Additionally, we need some sort of moral code for our player to espouse, and the Brothers are the faction least-suited to preaching about morality. As constructed, they are the scientists of the setting, conducting experiments to tap the power of elemental spirits. Politically, they are Switzerland, refusing to take sides. This means that our character would be somewhat of an oddity amongst his brethren. This suggests to me that whatever morality we construct for him would also be the reason that he would leave the cloister to interact with the world. Otherwise, we have a character that has two unusual characteristics given their background with no tie between them. I think that it’s fine for a character to have a diverse set of personality traits, and sometimes it’s even interesting to create characters with failings that are in opposition to each other, such as the noble knight with a pure heart, righteous beliefs, and a weakness for coin. In that example, however, the conflict between their characteristics is what is at the heart of the character. It feels natural. What we want to avoid is the pyromaniac hemophiliac pariah with one leg and bad vision. You want all of the pieces to fit together into a coherent whole.
So then, what is the morality of our Arcane Brother? The first thing that comes to mind is a moral philosopher, educating others in the teachings of the setting’s equivalents of Kant and Mills, and debating the right course of action. This is problematic for the actual player we have in mind, however, as he tends to see things in black & white terms, and a philosopher would be most interested in the ethical gray areas. Of course, we could say that he adheres to one philosophy and apply it mercilessly, trusting that it is right even when it seems wrong (such as the Kantian example of telling the truth and thereby letting a innocent child die). That could be an interesting character indeed – but it still doesn’t quite fit what we are looking for, as our player has had trouble in the past when the morality of their character differed from what they felt to be right.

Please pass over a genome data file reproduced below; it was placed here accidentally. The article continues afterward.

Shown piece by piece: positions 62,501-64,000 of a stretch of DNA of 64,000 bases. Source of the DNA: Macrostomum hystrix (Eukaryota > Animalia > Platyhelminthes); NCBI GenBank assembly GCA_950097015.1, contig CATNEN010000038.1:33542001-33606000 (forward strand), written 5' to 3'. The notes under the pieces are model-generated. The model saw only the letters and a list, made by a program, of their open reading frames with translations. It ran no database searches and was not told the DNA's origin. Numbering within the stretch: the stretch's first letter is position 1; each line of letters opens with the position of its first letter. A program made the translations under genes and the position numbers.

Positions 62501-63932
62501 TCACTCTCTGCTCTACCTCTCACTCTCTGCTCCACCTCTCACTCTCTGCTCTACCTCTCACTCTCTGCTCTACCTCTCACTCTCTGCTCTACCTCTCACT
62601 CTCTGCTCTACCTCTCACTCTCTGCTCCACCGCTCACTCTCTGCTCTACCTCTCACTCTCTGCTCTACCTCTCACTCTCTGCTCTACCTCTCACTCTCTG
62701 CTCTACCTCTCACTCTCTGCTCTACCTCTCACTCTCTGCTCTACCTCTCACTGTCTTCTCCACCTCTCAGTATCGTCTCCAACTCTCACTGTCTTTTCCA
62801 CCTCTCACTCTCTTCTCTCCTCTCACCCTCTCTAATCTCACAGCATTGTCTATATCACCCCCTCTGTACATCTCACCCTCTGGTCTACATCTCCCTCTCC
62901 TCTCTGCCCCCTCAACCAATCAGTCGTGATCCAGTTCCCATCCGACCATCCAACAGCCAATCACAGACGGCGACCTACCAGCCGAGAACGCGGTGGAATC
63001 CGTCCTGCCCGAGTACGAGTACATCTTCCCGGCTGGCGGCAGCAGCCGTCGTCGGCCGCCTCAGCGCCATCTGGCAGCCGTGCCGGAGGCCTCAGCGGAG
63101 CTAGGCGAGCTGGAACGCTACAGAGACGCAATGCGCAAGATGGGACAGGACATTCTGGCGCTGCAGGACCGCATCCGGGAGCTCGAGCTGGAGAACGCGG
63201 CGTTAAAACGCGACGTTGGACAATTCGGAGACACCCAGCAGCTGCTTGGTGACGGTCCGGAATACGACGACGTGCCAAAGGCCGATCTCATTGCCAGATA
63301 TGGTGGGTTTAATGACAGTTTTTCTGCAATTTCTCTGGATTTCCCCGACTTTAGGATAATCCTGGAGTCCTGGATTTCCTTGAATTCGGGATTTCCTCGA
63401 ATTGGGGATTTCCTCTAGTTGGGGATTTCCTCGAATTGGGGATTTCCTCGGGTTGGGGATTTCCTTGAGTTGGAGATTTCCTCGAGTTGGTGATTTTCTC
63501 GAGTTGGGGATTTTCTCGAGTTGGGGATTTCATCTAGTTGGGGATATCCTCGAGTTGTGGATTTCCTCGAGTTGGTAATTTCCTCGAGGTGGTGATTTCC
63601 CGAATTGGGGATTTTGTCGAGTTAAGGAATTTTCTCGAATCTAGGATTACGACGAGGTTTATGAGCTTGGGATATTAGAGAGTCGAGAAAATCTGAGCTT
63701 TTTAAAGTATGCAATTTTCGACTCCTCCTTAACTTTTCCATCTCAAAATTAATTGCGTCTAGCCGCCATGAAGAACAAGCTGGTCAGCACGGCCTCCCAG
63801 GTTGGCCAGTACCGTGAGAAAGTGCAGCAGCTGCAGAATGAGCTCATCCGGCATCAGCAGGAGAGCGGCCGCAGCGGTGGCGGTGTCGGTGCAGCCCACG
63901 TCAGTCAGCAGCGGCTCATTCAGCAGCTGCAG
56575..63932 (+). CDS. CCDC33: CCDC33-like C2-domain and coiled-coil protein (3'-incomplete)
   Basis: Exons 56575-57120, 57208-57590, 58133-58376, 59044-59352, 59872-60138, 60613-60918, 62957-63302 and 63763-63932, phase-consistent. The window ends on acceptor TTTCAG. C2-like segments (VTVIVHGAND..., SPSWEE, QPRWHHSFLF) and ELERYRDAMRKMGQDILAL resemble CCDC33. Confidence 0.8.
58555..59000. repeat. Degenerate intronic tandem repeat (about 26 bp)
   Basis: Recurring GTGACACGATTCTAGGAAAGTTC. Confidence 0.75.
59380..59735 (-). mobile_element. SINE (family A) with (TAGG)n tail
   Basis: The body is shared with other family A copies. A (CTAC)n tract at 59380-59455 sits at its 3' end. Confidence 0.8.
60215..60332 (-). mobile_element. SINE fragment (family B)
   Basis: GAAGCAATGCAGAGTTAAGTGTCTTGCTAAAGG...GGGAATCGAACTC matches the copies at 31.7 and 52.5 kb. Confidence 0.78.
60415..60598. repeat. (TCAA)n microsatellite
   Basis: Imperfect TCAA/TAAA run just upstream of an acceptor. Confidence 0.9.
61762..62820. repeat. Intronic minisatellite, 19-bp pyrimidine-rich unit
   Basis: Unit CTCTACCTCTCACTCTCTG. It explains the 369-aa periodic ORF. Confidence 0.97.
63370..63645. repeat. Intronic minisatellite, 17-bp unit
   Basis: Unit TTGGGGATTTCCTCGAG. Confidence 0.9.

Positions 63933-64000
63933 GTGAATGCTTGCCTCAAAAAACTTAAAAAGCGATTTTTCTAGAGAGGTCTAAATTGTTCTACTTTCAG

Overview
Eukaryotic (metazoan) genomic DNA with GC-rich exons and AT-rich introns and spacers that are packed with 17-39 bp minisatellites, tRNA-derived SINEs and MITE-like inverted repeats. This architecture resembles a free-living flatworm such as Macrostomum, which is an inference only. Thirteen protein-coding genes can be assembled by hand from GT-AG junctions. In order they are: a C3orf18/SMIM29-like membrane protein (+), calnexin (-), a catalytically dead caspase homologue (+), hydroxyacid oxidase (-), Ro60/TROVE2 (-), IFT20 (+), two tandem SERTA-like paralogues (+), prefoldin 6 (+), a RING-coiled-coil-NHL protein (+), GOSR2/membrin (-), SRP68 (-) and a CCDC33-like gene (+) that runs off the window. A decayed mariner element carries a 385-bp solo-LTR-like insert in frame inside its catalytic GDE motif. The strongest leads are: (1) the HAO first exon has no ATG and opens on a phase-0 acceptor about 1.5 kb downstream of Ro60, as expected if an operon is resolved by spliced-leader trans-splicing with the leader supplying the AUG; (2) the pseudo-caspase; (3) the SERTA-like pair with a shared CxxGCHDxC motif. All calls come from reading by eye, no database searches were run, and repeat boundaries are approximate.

So we require a scholarly wizard with a somewhat traditional moral code. What if they are a devout believer in a religion, and only see the Order as their vocation? There’s a rich tradition of this style of hero in Western media, such as the cop who is a father first, or the soldier who’s loyalty lies with his country and not his army. If this is the case, then what religion does he adhere to? The Albanist faith, being a generic “good” religion in the Judeo-Christian/Tolkien traditions, seems like an obvious fit. This also provides an easy reason for him to leave the cloister – he left to help restore his church/nation. We could also create a new faith for him to believe in, but it seems unnecessary in this case.